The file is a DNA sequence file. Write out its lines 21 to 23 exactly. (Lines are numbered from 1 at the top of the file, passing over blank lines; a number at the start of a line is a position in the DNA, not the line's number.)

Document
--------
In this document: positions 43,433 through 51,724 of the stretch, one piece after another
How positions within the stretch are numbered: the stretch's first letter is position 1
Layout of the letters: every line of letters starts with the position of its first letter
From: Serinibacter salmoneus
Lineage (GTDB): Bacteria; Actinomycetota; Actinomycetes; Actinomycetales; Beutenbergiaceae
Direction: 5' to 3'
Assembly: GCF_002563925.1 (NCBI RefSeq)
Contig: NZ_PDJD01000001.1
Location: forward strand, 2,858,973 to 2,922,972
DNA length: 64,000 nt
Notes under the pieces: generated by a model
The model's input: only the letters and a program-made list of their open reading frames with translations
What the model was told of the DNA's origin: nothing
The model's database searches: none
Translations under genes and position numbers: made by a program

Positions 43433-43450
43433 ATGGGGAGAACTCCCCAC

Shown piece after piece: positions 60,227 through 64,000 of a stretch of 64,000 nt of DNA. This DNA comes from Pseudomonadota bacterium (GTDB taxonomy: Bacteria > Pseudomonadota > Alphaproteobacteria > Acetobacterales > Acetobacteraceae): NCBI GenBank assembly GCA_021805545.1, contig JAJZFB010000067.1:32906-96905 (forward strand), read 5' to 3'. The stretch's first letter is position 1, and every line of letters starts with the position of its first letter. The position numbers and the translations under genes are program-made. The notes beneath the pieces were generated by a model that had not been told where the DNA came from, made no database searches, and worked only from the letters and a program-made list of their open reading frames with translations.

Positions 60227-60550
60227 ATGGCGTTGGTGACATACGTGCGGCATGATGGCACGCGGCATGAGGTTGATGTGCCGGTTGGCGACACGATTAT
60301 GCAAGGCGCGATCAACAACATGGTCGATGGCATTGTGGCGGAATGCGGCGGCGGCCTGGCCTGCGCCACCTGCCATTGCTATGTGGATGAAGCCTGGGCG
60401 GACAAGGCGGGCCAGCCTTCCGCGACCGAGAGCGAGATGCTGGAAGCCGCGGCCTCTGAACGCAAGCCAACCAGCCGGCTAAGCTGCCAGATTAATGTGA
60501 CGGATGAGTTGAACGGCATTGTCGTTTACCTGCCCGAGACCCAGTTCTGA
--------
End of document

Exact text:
60301 GCAAGGCGCGATCAACAACATGGTCGATGGCATTGTGGCGGAATGCGGCGGCGGCCTGGCCTGCGCCACCTGCCATTGCTATGTGGATGAAGCCTGGGCG
60401 GACAAGGCGGGCCAGCCTTCCGCGACCGAGAGCGAGATGCTGGAAGCCGCGGCCTCTGAACGCAAGCCAACCAGCCGGCTAAGCTGCCAGATTAATGTGA
60501 CGGATGAGTTGAACGGCATTGTCGTTTACCTGCCCGAGACCCAGTTCTGA